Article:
As living space both indoors and out becomes an increasingly precious commodity, private and public areas are having to work harder.
It was the late Dutch traffic engineer Hans Monderman who pioneered the 'woonerf' concept, where different types of users occupy the same street space. His vision has now become reality, with space usually devoted to vehicles being converted into multimodal walkable, bikeable, drivable zones for everyone to use and enjoy.
Hard and soft materials, colour, patterns and lighting all have key roles to play in creating the subtle boundaries between zones that bring his vision to life. As well as doing the job that walls used to do, demarcation paving can also mark out paths of travel between the different areas.
Sharing the roads
Marshalls’ Good Design Guide talks of the need for our shared spaces to be informed by the ‘Ease of Movement’ principle – in other words a design which allows every user to feel safe and comfortable, whether on foot, two wheels or four.
This has never been more important than at a time when an increasing number of our roads and pavements are being turned into shared zones to be used by cars, bikes and pedestrians alike.
Road surfaces in many towns and cities are now being raised level with kerbs, thereby eliminating the assignment of particular space to be used by pedestrians or vehicles. However, this doesn’t mean that cars are free to encroach on the shared spaces – effective demarcation provides clear visual cues for drivers to follow.
The use of different coloured paving can provide a clear indication of the space in which drivers are required to stay. Adding a slight curve to the path, along with the placement of traffic calming measures and physical barriers such as planters or other landscape furniture, also assists in the visual separation between driver and pedestrian.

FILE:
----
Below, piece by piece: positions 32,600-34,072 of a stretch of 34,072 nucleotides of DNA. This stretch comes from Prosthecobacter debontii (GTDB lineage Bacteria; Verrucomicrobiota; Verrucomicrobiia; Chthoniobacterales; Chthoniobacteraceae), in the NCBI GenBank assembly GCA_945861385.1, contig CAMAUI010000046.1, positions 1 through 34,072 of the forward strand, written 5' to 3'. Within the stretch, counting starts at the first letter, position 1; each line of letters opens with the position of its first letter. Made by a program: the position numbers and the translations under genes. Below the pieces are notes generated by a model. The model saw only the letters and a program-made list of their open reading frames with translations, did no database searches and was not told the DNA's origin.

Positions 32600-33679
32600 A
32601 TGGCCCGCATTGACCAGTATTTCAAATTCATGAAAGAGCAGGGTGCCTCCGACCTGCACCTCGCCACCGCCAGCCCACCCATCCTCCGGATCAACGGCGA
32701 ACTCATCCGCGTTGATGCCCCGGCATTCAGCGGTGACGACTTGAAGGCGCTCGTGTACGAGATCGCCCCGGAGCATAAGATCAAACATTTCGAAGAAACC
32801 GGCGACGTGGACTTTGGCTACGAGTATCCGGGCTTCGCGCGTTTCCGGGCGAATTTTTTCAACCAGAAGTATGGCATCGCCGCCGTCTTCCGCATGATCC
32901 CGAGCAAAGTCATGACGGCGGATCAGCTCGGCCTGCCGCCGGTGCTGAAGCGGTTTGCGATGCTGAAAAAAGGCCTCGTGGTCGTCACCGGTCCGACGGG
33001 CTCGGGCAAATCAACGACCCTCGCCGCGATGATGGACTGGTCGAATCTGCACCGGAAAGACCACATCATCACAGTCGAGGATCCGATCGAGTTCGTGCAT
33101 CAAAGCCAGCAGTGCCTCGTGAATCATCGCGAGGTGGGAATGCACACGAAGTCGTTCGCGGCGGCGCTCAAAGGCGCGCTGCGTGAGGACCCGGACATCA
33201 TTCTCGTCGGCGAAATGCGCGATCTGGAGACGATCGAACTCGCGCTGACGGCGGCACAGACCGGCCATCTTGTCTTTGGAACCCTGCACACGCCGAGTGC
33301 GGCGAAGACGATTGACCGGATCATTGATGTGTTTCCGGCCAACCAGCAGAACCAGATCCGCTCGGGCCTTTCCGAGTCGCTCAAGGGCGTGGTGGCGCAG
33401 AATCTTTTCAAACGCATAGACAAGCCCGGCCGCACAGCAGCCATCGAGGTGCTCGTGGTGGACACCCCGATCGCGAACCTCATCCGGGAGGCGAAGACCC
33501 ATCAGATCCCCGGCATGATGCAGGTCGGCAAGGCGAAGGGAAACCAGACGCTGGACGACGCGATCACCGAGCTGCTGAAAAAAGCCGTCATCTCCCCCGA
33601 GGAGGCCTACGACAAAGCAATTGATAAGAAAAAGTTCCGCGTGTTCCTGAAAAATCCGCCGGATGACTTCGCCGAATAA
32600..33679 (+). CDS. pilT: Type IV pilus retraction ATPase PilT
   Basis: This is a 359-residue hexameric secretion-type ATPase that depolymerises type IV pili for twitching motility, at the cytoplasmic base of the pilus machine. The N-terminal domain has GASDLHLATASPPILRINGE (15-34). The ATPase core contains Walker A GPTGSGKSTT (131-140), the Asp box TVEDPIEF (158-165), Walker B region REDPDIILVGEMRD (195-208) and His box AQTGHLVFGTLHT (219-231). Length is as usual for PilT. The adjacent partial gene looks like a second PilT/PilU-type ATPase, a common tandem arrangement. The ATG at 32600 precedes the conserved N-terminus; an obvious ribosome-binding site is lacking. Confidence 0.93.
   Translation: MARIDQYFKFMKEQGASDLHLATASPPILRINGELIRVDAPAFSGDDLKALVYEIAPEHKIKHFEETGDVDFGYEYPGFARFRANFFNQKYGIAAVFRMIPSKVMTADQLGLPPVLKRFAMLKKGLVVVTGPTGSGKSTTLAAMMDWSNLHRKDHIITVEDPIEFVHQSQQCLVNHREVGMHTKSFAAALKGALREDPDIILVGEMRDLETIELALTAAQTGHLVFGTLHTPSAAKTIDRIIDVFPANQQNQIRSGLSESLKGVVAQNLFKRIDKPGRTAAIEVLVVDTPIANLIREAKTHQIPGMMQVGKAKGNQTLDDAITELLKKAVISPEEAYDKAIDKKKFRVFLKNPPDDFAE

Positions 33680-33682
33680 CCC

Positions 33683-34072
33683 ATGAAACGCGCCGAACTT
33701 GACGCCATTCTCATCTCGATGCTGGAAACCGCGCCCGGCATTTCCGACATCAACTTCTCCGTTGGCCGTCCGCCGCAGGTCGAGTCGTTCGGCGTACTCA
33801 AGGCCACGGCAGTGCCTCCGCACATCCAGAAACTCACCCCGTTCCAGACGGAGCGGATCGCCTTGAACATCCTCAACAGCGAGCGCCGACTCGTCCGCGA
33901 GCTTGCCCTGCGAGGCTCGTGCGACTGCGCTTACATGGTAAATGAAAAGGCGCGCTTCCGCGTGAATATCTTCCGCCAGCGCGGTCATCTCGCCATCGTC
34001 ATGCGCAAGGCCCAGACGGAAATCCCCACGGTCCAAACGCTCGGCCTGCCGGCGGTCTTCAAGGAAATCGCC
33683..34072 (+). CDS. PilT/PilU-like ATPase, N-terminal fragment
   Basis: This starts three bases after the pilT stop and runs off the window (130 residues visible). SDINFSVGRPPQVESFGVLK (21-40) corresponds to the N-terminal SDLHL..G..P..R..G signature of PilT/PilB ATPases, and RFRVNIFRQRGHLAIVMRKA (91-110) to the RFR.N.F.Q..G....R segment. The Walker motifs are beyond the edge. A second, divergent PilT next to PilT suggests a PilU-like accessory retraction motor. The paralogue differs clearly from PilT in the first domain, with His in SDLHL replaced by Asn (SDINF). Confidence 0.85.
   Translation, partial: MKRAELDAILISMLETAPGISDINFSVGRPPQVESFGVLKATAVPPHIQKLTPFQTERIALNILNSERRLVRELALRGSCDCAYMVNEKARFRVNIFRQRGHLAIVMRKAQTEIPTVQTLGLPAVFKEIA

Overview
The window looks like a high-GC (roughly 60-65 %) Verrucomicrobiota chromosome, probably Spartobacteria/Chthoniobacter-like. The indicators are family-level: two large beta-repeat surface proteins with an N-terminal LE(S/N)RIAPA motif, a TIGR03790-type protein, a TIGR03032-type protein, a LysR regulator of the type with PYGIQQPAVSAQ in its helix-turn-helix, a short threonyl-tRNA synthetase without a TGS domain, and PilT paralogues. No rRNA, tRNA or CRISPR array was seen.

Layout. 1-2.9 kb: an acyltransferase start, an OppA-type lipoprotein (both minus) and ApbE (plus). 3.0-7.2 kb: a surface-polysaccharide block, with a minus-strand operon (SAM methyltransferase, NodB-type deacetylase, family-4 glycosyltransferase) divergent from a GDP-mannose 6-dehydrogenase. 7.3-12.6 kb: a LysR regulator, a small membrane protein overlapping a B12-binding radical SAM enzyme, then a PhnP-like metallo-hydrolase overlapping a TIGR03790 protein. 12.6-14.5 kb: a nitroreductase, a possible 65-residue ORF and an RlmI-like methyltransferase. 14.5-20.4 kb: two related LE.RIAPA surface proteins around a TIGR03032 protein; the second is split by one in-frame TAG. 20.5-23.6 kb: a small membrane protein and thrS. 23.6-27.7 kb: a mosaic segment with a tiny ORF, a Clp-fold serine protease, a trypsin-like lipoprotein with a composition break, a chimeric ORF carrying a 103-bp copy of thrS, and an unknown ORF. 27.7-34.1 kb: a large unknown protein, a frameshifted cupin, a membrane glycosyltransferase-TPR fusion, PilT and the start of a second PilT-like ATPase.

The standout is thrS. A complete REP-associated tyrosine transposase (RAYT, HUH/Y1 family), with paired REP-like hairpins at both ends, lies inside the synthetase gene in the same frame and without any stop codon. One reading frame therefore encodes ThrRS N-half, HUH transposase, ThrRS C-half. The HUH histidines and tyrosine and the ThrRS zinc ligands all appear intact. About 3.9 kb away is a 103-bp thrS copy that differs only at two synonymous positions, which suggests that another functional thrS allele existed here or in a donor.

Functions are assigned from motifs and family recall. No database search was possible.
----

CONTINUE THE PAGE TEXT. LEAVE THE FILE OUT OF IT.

Further, more subtle demarcation can be achieved by considering the texture of the paving being placed on shared spaces. Tactile paving is an essential part of any public area, serving as a warning to visually impaired pedestrians of road crossings or changes in gradient.
It can be shaped to inform the safest direction of travel, as well as to point out any dips and turns in the path. Employed on train platform edges and kerbsides, it enables users to travel in safety while enjoying less stressful journeys.
In conjunction with cycleway demarcation, cycleway tactile flag paving serves to mark out the areas that can be used by cyclists – and to warn visually impaired pedestrians.
Where raised road levels still require a sense of delineation, tactile flag paving can assume the role of kerbside paving both in colour and design. It separates pedestrians from car lanes where there’s less of a ‘shared’ feel, in busier areas, and also provides warning underfoot for visually-impaired users of the area.
Benefits of shared spaces
The world of ‘woonerf’ envisaged by Hans Monderman may not yet be fully realised, but it’s certainly starting to take shape.
While it may at first appear counter-intuitive, such an approach brings with it a number of distinct advantages. As a concept that encourages cycling and walking, it creates the promise of a reduction in carbon emissions and air pollution – a particularly pleasant perk for those whose local roads are choked by heavy traffic.
In addition, urban neighbourhoods become more ‘liveable’ as locals increase their contact with each other on the streets. Dutch researchers have even found that the ‘woonerf’ concept has been successful in reducing the number of road accidents.
As the benefits of multi-use spaces become more apparent around the world, it’s time for the UK to consider how best to make its streets work harder for the enjoyment of all who use it – and not just as a leg on their daily commute.
Whatever the size and scale of your project, Marshalls can provide industry-leading solutions. Backed by more than 120 years’ experience in landscaping, we offer a full range of high-quality products to suit any scheme.